back to article Market flips switch on Arista share value after 'cloud titan' turns on heel

The share price for Arista Networks has crashed after the network switch maker warned of a sudden softening to its turnover due to a "cloud titan" customer cutting back on its spending plans. The company last night outlined financials for calendar Q3 ended 30 September with revenue up 7.6 per cent to $654.4m ($555m product and …

  1. Anonymous Coward
    Anonymous Coward

    Hmmm...

    Looks like Facebook have realised its cheaper to make custom switches than use mainstream products.

    While this fall is bad, at some point Microsoft/Azure are going to come to the same conclusion and Arista will lose even more annual revenue. The infrastructure and power costs of using off the shelf hardware is likely to be >50% higher than running your own hardware based on AWS and Google presentations. Those savings likely represent 2%-3% of a cloud providers running costs based on approximate costs (i.e. https://perspectives.mvdirona.com/2010/09/overall-data-center-costs/#comment-711044).

    TL;DR: In 2018, Facebook/Azure spent >$400m/year on Arista. But not for long.

    1. rcxb Bronze badge

      Re: Hmmm...

      If it's possible to make their equipment cheaper, why aren't Arista doing so? For a huge buyer, they'd cut their margins to almost nothing to continue being the big supplier. No, their wording, at least, indicates some other issue is at work.

      1. Anonymous Coward
        Anonymous Coward

        Re: Hmmm...

        "If it's possible to make their equipment cheaper, why aren't Arista doing so?"

        Because there is virtually no money in it for Arista. Aristas hardware magins are likely to be in the 50%-60% range

        The information Google and AWS have released around their custom switches suggests higher specs than "typical" enterprise switches targeted at specific rack densities so it will likely be a design that only gets used at Facebook/Azure.

        On the software side, most of the features get stripped out other than what is required.

        Once you do all that, your long term market is likely to shrink (i.e. Facebook will be hosted on another provider)

        That's an awful lot to deliver for revenue and no profit, particularly when you've been using increased revenue as your market guidance to indicate strong growth ahead.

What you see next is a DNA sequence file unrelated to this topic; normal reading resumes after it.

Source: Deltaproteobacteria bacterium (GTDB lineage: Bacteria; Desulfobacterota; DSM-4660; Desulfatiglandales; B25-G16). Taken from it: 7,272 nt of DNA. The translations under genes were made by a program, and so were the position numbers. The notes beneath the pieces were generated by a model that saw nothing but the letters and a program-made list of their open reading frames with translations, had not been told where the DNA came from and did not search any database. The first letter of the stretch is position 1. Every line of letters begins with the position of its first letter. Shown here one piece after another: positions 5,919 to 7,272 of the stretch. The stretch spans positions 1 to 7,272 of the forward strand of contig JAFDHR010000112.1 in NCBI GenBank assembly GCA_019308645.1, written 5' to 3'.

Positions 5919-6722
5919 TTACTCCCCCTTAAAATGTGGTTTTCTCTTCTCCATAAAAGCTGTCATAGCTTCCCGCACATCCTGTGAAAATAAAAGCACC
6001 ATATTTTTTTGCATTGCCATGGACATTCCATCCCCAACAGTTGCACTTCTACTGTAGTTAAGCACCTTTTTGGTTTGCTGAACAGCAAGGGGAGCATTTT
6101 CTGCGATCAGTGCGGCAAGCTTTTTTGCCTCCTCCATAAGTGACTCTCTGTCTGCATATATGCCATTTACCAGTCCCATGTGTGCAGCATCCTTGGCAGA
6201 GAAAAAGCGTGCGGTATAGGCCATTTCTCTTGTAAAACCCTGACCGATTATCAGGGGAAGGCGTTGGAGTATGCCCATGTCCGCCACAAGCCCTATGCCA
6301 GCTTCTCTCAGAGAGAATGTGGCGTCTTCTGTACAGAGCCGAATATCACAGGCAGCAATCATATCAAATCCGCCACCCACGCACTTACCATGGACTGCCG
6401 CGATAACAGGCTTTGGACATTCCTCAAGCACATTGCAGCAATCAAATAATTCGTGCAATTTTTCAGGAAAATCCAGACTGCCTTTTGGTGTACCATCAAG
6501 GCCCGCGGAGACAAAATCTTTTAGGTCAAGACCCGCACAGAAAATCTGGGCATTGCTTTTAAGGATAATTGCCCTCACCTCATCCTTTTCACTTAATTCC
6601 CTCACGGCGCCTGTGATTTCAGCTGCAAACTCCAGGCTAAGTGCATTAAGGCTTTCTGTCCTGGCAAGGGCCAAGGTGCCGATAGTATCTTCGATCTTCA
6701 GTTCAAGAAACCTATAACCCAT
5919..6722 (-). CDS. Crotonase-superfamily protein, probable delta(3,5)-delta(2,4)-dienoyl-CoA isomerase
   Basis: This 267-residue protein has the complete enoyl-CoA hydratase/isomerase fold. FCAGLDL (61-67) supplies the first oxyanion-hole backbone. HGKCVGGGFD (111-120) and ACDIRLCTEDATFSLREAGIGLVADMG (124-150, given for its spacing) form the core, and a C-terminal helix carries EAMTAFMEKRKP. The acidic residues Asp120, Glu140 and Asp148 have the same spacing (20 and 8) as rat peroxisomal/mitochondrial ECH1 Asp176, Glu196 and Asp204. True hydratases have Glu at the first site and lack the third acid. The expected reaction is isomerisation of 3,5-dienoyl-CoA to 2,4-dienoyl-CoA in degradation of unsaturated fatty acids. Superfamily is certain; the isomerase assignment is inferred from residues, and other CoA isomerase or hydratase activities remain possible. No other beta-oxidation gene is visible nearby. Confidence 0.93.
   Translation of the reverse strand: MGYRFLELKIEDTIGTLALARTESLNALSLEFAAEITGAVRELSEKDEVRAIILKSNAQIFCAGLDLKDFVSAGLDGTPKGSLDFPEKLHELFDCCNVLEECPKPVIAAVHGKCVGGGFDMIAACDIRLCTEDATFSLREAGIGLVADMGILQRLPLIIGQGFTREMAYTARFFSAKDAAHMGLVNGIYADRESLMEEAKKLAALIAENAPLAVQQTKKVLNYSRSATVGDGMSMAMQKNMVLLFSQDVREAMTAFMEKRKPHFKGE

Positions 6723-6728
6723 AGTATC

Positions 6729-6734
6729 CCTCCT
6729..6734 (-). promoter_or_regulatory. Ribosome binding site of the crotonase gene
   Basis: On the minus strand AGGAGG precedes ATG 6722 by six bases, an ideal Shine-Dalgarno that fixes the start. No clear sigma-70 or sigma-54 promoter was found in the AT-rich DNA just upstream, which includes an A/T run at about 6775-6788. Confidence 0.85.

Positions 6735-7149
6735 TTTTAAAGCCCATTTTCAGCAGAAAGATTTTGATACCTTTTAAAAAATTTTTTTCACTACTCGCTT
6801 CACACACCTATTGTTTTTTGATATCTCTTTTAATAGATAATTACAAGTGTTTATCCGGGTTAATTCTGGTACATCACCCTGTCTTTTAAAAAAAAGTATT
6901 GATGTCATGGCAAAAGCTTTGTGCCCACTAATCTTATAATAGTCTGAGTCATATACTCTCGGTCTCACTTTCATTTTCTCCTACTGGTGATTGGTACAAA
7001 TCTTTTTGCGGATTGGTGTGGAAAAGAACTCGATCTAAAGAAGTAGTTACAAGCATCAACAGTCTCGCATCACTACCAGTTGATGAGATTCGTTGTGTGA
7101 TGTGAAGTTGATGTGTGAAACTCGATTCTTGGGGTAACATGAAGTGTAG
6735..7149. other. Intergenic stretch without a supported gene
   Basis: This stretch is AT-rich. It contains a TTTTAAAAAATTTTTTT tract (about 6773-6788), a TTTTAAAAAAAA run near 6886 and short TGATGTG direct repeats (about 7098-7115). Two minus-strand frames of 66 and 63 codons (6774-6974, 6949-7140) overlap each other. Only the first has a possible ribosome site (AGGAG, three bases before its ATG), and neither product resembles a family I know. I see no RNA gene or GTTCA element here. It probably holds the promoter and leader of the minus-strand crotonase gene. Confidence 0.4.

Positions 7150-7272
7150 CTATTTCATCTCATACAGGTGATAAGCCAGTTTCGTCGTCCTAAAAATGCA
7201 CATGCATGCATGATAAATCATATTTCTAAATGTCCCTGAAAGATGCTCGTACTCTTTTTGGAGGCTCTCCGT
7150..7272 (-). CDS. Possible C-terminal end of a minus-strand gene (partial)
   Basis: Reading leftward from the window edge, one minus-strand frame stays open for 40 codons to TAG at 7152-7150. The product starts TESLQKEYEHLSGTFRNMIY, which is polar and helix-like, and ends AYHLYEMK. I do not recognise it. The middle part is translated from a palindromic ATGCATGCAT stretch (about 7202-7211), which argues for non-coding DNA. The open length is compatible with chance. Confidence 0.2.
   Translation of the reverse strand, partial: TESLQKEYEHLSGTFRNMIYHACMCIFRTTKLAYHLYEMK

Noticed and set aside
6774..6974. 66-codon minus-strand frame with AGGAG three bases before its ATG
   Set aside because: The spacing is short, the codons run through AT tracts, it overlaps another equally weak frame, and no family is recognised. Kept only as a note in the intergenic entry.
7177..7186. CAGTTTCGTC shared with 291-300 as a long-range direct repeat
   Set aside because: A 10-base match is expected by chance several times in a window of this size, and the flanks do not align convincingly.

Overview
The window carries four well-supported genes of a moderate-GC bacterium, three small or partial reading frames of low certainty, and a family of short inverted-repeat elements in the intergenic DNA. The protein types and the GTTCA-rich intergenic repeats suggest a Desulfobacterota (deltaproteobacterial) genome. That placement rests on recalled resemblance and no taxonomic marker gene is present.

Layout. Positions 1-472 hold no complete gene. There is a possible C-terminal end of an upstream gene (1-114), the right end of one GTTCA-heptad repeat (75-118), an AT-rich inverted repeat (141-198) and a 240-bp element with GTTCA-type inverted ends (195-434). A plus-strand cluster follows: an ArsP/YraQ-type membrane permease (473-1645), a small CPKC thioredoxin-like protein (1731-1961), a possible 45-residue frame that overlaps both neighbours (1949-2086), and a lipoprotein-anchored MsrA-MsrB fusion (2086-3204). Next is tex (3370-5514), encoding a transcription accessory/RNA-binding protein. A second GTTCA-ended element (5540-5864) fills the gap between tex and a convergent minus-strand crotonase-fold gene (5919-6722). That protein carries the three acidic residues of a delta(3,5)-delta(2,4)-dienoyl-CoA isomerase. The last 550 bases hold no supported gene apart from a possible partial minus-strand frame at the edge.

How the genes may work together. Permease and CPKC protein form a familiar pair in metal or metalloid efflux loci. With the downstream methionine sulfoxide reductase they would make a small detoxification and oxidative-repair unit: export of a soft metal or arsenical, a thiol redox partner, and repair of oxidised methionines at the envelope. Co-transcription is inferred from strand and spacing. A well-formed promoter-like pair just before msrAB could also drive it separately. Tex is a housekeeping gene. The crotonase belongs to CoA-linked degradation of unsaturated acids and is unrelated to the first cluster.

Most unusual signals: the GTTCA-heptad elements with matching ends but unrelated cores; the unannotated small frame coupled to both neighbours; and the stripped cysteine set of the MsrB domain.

1. teknopaul Silver badge

          Re: Hmmm...

          One of the joys of Monopolies dominating markets.

        2. Anonymous Coward
          Anonymous Coward

          Re: Hmmm...

          >> "If it's possible to make their equipment cheaper, why aren't Arista doing so?"

          > Because there is virtually no money in it for Arista.

          > Aristas hardware magins are likely to be in the 50%-60% range

          That answer makes no sense.

          If margins are in the 50%-60% range,

          then a small drop in cost could place margins in 60%-70% range

          1. benefiting their share holders

          2. benefiting their management, who are significant share holders

          3. benefiting research & development, to create a better product to compete in the market

          4. benefiting the health of the company, to create a cushion for a when the economy weakens

          5. position the company for the future, to prepare for acquisition of other significant companies

          An increase in good [keeping key people] profitability gives the latitude to drop price in order to:

          1. better compete with lower end market in order to expand the market for their product

          2. put downward pressure on competing vendors to take a larger size of market share

          #Millennialism

          1. Anonymous Coward
            Anonymous Coward

            Re: Hmmm...

            I think you misunderstand cloud service provider requirements versus enterprise cost requirements.

            AWS/Google have customised Broadcom chips for their own switches - it would cost Arista money to do something similar AND it's unlikely to have any value for enterprise customers who don't want the high speed, high density, high efficiency, minimal feature switches cloud providers want.

            It's all additional cost for minimal revenue - margins aren't going to be increasing if Arista provide these products. A company with the engineers but no expensive corporate structure may make money from this but an established networking company would be hard pressed to make these items profitable.

  2. Bitsminer

    Blame Intel

    the cloud customer had "extended their server assets by more than a year…

    ... because Intel can't supply them with newer CPUs due to production issues...

    (And AMD cannot yet support that volume.)

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